Explorations of bioelectricity, Indian raga, and analog synthesis. Modern Biology is the new project of veteran musician and community organizer Tarun Nayar. Trained formally in Indian Classical music and educated as a biologist, Nayar has spent the better part of the last 15 years touring and making electronic music with his band Delhi 2 Dublin. Modern Biology sees him turn a new leaf by bringing his passions together for the first time in an ambient project that is organismic, immediate, uplifting, and deeply contextual.
Taking to social media, Nayar plugs cables into nature's elements like mushrooms, trees, or leaves, that all seem to be singing a song of their own. The harnessed effect is mesmerizing, and you can't help but feel awe'd by his blend of art and science within the sounds. To date, his work has been viewed 10's of millions of times on TikTok (@modernbiology), featured by Genius, High Snobiety, Okay Player, and Homegrown.in among others. His ambient works even opens the new album, Moonchild Era, by Punjabi star Diljit Dosanjh.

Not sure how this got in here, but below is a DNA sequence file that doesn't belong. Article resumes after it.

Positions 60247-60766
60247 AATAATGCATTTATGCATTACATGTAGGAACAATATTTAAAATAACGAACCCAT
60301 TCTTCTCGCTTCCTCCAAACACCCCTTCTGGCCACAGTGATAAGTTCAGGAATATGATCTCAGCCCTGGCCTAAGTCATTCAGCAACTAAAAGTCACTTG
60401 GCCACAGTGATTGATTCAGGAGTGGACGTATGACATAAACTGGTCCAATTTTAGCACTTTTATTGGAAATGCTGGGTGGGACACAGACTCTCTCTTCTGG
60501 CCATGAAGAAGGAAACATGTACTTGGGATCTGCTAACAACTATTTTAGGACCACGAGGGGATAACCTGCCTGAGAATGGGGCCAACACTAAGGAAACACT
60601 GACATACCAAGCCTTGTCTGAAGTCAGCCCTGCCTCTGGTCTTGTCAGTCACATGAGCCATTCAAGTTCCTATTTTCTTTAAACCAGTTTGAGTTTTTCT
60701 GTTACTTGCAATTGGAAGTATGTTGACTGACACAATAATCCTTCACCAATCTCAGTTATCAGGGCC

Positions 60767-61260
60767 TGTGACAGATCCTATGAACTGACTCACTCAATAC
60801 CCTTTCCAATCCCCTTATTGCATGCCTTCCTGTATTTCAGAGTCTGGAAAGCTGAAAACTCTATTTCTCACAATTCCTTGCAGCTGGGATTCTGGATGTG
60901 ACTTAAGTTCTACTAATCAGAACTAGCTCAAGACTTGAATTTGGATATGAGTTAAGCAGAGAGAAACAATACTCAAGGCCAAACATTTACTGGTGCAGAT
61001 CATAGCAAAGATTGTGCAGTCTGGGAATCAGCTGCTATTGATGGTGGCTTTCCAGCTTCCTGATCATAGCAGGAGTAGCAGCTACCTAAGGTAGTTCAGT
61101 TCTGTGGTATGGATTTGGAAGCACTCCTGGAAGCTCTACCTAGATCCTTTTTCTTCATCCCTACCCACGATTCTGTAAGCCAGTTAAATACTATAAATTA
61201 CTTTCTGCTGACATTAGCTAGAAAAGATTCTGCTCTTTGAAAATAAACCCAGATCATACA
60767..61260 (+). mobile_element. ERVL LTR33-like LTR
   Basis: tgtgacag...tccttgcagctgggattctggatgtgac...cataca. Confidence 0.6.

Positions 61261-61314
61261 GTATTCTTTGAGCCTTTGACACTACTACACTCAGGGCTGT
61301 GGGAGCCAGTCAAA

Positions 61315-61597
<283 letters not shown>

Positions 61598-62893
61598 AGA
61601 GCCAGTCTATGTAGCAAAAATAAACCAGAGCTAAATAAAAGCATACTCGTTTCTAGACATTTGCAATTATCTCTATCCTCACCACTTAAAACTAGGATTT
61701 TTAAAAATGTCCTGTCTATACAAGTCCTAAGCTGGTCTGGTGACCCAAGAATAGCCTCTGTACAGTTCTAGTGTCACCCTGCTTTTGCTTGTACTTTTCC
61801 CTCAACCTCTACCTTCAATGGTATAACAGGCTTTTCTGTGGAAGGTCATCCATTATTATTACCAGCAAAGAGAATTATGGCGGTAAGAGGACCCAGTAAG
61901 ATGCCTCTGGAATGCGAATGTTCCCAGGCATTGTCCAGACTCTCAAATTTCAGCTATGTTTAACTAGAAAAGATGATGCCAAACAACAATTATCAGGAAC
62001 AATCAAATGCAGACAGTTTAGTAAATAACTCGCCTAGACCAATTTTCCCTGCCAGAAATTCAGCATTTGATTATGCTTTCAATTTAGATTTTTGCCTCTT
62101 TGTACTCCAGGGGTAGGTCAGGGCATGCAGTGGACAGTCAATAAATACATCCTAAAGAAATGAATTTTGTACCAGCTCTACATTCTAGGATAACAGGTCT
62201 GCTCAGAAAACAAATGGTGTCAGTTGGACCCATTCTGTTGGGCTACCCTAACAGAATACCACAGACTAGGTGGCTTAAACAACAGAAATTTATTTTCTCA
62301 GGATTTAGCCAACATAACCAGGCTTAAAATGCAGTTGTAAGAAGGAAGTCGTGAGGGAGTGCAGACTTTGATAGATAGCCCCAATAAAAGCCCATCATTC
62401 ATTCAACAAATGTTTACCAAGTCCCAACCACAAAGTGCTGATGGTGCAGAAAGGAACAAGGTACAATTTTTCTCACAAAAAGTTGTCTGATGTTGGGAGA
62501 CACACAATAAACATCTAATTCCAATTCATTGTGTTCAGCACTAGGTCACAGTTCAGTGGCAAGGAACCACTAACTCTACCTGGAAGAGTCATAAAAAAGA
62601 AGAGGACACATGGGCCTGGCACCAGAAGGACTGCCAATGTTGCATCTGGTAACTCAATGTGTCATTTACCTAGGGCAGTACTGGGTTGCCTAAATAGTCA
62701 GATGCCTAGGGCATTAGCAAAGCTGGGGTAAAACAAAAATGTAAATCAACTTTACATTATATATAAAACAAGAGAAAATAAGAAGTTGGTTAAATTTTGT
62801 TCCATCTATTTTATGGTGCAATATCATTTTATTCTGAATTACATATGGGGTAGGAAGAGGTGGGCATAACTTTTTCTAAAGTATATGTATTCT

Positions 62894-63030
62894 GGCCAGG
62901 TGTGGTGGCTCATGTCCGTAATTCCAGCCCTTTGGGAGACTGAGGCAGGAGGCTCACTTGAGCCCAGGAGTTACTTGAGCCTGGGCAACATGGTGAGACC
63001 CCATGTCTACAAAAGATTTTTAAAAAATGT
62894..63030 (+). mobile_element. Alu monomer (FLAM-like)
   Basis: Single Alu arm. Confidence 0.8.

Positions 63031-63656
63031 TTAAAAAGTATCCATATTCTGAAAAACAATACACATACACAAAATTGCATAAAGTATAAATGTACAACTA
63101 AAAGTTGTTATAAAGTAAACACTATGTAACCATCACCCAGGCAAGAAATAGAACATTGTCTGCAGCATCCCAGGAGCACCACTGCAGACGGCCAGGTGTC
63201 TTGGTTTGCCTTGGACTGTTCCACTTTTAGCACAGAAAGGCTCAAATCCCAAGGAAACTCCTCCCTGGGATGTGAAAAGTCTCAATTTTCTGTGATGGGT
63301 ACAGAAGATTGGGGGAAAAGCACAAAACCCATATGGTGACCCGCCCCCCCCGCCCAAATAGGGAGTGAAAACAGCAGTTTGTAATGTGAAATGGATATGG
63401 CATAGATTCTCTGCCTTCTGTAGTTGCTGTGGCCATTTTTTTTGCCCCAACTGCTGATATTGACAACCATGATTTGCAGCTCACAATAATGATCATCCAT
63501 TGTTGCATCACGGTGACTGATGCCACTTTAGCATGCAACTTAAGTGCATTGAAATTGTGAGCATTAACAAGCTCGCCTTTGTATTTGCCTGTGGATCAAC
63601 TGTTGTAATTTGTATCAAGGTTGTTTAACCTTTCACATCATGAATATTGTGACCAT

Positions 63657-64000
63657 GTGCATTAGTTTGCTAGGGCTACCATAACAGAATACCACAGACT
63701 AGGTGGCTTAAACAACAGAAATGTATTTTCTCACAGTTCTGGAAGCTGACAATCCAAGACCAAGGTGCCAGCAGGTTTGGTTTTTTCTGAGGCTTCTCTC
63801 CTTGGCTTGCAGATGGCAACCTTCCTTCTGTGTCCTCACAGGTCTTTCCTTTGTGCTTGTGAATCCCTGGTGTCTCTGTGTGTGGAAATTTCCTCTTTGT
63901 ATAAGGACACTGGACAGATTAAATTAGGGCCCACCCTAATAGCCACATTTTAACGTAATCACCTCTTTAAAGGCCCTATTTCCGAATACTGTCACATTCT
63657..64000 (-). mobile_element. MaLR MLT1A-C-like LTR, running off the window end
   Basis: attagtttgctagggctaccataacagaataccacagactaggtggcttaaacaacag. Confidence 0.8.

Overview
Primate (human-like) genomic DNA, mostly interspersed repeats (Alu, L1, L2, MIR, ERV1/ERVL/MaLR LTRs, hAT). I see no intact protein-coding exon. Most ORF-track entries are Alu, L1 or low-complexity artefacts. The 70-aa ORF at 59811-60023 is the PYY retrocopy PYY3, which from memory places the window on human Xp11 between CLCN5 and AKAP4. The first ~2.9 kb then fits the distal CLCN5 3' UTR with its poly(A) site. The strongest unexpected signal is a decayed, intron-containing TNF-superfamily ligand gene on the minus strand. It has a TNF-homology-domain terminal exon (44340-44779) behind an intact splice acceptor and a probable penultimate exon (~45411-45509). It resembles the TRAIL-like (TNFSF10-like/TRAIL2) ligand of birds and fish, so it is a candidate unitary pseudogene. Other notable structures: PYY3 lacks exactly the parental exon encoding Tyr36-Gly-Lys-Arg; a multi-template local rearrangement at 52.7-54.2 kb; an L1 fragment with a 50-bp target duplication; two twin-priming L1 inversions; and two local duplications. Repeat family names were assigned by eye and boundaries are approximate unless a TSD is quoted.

@modernbiology musical transmissions from a sword fern 🌿 #ambient #plantsoftiktok #plantmusic #synthtok #musiciansoftiktok ♬ original sound - modernbiology
@modernbiology The mysterious #amanitamuscaria mushroom (a baby!) 🍄✨ Comment of you’d like more #mushroom #plantsoftiktok #plantmusic #synthtok #musiciansoftiktok ♬ original sound - modernbiology
Using various techniques, Nayar derives sounds through the bioelectricity of plants and Earth’s natural resonance that is beyond the audible spectrum of the human ear. The process uses infinitesimal changes in the natural electric resistance of the plants, or in the case of mushrooms, fungi. Home built synthesizers and other analog equipment, are then used to improvise with the natural vibrations of a certain place and time to create such audible notes.
“It’s not as complicated as it seems,” Nayar told VICE in a recent article. “The plants are not creating any music themselves. I use the movement of water inside these plants as electrical resistance. So when I plug circuit cables to them, even small changes in the said resistance due to the plant’s natural bioelectric charge manifest as notes of music.”
Nayar’s performances are an effort to bring the listener into the present moment through vibration, space, and connection. With a new album recently released featuring a number of plant collaborations, the project titles Plant Music Vol 1 has received Spotify editorial support on their Music for Plants, Deep Listening, and Lava Lamp playlists.
It’s easy to forget that the world is in fact alive with so much happening around us. Modern Biology brings a renewed sense of wonder to listeners, reminding us that nature has a song of its own to sing.
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